On May 31, 2022, those persons who were still naive in January were interviewed again. Survey data were then compared with report data from the city’s health authority (Figure 2).

During June‒July 2021, of the initial cohort of 1,515 persons, 1,182 (78.0%) responded, of whom 134 (11.3%) reported having had SARS-CoV-2 laboratory-confirmed infection at least once. Of those who had been vaccinated (897, 75.9%), a total of 563 (62.8%) had already received the second dose. A total of 242 (20.5%) persons did not reported vaccination or previous infection.

During November 2021, a total of 897 persons (59.2% of the initial cohort) consented to participate. All were administered a questionnaire, and we obtained nasal and pharyngeal swab specimens and blood samples from all consenting persons. We performed reverse transcription PCR of swab specimens as described (4) to detect active infections; only 1 (0.1%) specimen showed a positive result.

We analyzed serum samples by using the SARS-CoV-2 IgG-N Assay (Abbott, to detect IgG against nucleocapsid protein, as described (4). We also used the SARS-CoV-2 IgG II Quant Assay (Abbott) for the quantitative measure of IgG against spike (receptor-binding domain) protein according to the manufacturer’s procedure by using the ARCHITECT I System (Abbott). We also performed this test on biobank samples from the initial 2020 cohort, when the test was not yet available, to make it possible to compare 2020 results with 2021 results.

We compared the results of antibody tests from the survey with 2020 data (Table). A total of 160 (17.8%) of 897 persons tested positive for nucleocapsid IgG, (which is unaffected by vaccination), and 831 (92.7%) of 896 persons (1 missing value) tested positive for antibody against spike (receptor-binding domain) protein, which reacts to vaccination and natural infection. Of the 34 persons who had tested positive for nucleocapsid IgG during 2020, half had negative results at the following survey.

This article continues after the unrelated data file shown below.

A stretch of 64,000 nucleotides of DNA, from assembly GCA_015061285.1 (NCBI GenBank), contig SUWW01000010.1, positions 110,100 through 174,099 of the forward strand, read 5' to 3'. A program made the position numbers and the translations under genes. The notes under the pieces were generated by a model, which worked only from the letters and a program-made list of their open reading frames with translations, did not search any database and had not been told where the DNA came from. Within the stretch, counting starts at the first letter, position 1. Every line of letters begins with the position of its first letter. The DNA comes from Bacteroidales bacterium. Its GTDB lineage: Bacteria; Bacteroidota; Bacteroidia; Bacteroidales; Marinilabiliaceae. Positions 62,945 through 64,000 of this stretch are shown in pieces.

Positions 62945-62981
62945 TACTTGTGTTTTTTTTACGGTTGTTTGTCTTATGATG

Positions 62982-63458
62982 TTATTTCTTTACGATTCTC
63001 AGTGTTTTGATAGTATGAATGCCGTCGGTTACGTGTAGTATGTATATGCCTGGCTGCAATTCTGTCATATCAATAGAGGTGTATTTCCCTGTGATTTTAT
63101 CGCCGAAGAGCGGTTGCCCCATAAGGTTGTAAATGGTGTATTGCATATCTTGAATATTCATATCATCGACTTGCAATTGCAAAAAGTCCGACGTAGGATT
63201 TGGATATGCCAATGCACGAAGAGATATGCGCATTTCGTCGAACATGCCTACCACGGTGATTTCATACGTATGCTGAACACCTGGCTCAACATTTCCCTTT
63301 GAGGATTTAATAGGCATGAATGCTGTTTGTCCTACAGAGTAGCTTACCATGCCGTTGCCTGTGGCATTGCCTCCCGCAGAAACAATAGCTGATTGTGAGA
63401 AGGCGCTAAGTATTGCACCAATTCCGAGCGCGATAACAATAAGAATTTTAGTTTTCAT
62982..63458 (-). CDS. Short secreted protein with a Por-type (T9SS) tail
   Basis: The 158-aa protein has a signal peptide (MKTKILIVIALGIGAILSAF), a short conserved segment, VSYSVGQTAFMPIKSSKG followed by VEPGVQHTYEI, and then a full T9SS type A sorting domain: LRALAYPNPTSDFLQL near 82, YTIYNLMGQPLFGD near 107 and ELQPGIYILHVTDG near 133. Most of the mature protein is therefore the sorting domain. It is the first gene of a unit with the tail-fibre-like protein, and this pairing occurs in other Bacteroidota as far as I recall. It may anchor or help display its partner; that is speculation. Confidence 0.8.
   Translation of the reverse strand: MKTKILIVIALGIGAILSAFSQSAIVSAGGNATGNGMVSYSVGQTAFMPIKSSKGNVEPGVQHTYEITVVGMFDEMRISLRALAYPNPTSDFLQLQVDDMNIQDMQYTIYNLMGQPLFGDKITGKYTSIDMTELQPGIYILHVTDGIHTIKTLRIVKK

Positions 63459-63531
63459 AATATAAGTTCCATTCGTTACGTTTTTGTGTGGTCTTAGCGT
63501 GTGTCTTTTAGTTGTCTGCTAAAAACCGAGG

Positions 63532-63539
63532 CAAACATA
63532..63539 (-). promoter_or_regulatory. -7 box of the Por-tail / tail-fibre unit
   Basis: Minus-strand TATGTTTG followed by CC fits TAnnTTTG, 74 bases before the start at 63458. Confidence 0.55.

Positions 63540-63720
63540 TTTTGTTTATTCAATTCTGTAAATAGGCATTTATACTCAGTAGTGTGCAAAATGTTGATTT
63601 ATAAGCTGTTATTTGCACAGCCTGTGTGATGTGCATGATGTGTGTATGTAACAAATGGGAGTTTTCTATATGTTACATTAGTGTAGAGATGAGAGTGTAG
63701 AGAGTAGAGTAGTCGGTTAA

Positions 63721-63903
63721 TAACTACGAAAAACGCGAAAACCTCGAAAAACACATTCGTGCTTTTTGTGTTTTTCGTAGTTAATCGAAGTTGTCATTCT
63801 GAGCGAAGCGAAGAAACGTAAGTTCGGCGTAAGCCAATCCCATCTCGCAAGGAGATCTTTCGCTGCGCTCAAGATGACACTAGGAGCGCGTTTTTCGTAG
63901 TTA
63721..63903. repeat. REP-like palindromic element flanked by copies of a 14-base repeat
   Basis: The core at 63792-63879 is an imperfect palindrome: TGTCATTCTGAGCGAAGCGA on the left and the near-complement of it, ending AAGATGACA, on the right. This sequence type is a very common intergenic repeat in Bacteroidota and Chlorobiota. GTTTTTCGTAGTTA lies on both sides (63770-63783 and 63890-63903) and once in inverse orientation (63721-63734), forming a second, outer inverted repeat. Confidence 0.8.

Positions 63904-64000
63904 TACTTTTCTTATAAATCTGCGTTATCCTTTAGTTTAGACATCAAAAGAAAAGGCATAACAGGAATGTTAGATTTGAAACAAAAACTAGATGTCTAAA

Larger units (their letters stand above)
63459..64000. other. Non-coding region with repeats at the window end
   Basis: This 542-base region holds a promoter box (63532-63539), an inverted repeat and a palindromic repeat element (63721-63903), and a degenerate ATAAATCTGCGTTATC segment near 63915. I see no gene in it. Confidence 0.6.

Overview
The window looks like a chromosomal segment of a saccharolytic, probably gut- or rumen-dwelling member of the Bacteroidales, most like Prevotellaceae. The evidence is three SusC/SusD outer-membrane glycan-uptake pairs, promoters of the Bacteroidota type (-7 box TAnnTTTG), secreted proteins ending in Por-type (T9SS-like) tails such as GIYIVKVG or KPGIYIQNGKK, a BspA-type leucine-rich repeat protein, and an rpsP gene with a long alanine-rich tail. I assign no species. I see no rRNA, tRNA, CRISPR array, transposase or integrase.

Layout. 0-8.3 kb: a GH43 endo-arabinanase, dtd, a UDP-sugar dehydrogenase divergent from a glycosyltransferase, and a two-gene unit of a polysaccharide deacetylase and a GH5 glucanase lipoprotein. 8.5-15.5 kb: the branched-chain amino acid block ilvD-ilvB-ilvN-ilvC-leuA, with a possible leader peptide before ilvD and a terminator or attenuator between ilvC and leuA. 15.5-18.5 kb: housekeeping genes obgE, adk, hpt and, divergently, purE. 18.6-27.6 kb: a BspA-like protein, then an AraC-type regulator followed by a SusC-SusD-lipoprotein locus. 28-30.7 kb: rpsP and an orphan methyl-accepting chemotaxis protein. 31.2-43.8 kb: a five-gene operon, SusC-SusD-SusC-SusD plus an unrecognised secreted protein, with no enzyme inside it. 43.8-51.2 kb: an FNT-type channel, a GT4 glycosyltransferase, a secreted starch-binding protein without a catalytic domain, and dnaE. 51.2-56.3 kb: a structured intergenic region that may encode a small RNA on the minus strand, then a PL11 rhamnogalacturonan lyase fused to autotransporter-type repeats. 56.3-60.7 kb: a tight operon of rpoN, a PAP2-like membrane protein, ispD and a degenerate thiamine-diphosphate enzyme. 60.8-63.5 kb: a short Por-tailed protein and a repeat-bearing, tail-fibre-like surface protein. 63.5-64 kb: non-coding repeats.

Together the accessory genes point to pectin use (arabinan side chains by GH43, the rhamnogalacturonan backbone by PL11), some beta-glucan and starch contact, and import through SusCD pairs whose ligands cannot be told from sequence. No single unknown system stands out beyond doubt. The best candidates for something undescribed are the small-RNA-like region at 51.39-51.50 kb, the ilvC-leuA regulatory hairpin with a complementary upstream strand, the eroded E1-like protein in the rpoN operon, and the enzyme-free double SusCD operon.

At the interview, of the 897 persons, 820 (91.4%) reported being vaccinated, of whom 735 (89.6%) had already received their second dose; 128 (14.3%) reported being infected at least 1 time. There were only 36 (4.0%) naive persons (no antibodies and no history of infection or vaccination).

During January 2022, of the 1,193 persons (78.7% of the initial cohort) who responded, 254 (21.3%) reported previous infections, and 1,123 (94.1%) had been vaccinated, including 322 (28.7%) with 2 doses and 764 (68.0%) with 3 doses. A total of 36 (3.0%) reported no infection or vaccination, of whom 6 were antibody positive in the previous survey. We classified the remaining 30 (2.5%) persons as naive and listed them for another interview on May 31, 2022.

During May 2022, of the 30 persons from the previous survey, 1 had died, 4 were unreachable, and 1 refused to answer. Of the remaining 24 persons, 8 were infected and remained unvaccinated, 2 were vaccinated and not infected, and 1 was vaccinated and infected. A total of 13 (1.1%) of 1,187 persons presumably remained naive. Thus, at the end May 2022, the best estimate from the study population was that 98.9% of persons >10 years of age in Verona had been infected, vaccinated, or both.

We compared data resulting from the random sample analysis (Figure 2) with reported data available up to May 31, 2022. The reported initial prevalence was much lower; the data had practically coincided in January 2022.

During May 2022 the cumulative reported incidence reached 31.2%, and the proportion of naive population was 8.8%, versus the 1.1% we found in our study (Figure 2). The actual percentage might be even lower, considering that results for IgG against nucleocapsid tend to become negative over time. Thus, we might have failed to detect some previous infections in the last field survey and, in any case, we did not perform further antibody investigations in the later stages.